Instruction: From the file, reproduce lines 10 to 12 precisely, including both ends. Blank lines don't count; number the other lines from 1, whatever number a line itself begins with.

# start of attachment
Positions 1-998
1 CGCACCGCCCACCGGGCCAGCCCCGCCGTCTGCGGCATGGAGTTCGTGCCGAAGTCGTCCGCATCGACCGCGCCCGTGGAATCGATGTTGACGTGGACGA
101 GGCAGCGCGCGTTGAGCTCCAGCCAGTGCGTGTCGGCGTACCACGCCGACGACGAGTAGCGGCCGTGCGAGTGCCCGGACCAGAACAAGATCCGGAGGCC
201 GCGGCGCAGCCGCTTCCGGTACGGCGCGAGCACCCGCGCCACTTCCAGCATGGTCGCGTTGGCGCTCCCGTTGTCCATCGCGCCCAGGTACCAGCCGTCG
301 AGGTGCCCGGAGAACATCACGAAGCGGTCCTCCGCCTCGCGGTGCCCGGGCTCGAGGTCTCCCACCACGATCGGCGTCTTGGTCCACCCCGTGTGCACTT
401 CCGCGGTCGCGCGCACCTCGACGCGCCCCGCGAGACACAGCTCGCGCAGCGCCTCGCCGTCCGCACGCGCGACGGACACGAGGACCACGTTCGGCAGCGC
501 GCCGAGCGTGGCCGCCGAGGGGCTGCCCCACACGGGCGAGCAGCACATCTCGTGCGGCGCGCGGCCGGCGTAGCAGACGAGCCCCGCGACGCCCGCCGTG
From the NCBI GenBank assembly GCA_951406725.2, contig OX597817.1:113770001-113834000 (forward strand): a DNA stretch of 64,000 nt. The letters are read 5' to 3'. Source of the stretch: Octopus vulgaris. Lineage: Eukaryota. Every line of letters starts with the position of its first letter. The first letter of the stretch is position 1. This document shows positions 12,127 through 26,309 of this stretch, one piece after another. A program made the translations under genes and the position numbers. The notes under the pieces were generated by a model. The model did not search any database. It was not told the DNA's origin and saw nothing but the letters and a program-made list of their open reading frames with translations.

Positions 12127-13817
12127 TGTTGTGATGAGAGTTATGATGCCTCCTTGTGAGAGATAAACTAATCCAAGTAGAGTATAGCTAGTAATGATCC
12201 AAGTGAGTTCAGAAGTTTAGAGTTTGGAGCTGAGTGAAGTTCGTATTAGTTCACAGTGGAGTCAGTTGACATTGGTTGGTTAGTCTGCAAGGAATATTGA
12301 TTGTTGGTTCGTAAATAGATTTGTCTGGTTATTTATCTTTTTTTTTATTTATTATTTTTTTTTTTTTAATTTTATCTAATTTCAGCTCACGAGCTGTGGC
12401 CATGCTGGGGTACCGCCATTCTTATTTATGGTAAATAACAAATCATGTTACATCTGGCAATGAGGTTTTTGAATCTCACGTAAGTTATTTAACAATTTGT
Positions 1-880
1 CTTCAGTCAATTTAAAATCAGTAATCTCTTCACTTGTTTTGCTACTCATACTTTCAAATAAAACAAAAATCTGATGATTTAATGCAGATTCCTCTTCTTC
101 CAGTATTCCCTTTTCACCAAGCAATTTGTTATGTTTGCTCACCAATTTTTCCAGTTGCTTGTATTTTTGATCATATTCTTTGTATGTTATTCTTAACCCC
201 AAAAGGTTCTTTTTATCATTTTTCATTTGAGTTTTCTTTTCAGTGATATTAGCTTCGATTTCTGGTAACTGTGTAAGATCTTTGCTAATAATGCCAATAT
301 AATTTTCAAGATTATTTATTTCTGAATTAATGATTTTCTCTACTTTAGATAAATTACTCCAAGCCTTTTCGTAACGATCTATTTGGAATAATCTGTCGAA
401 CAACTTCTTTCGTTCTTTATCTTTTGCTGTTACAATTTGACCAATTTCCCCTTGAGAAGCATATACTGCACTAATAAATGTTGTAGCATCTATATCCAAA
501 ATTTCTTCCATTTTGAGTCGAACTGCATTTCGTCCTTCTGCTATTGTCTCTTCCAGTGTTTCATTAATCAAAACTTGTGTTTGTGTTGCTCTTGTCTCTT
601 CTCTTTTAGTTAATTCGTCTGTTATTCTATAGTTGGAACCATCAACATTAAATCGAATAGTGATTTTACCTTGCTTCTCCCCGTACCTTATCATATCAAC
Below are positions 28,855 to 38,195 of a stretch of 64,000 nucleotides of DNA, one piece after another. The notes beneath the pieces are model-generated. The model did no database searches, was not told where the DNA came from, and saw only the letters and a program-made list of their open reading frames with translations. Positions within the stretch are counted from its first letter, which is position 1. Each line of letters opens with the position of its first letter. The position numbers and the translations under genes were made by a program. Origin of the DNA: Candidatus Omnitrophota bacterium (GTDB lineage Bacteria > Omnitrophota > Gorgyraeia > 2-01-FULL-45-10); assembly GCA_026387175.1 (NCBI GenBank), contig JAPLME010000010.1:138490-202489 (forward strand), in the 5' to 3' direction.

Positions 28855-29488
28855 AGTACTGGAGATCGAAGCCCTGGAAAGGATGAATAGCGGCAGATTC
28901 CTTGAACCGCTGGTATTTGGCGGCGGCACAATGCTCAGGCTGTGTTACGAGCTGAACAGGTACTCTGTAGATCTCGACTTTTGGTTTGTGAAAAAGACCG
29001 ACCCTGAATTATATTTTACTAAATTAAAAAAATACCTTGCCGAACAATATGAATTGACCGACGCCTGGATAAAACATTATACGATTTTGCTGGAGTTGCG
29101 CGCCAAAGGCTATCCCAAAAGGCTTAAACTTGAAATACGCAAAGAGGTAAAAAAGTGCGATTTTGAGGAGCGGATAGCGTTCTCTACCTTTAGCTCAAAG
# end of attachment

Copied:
12127 TGTTGTGATGAGAGTTATGATGCCTCCTTGTGAGAGATAAACTAATCCAAGTAGAGTATAGCTAGTAATGATCC
12201 AAGTGAGTTCAGAAGTTTAGAGTTTGGAGCTGAGTGAAGTTCGTATTAGTTCACAGTGGAGTCAGTTGACATTGGTTGGTTAGTCTGCAAGGAATATTGA
12301 TTGTTGGTTCGTAAATAGATTTGTCTGGTTATTTATCTTTTTTTTTATTTATTATTTTTTTTTTTTTAATTTTATCTAATTTCAGCTCACGAGCTGTGGC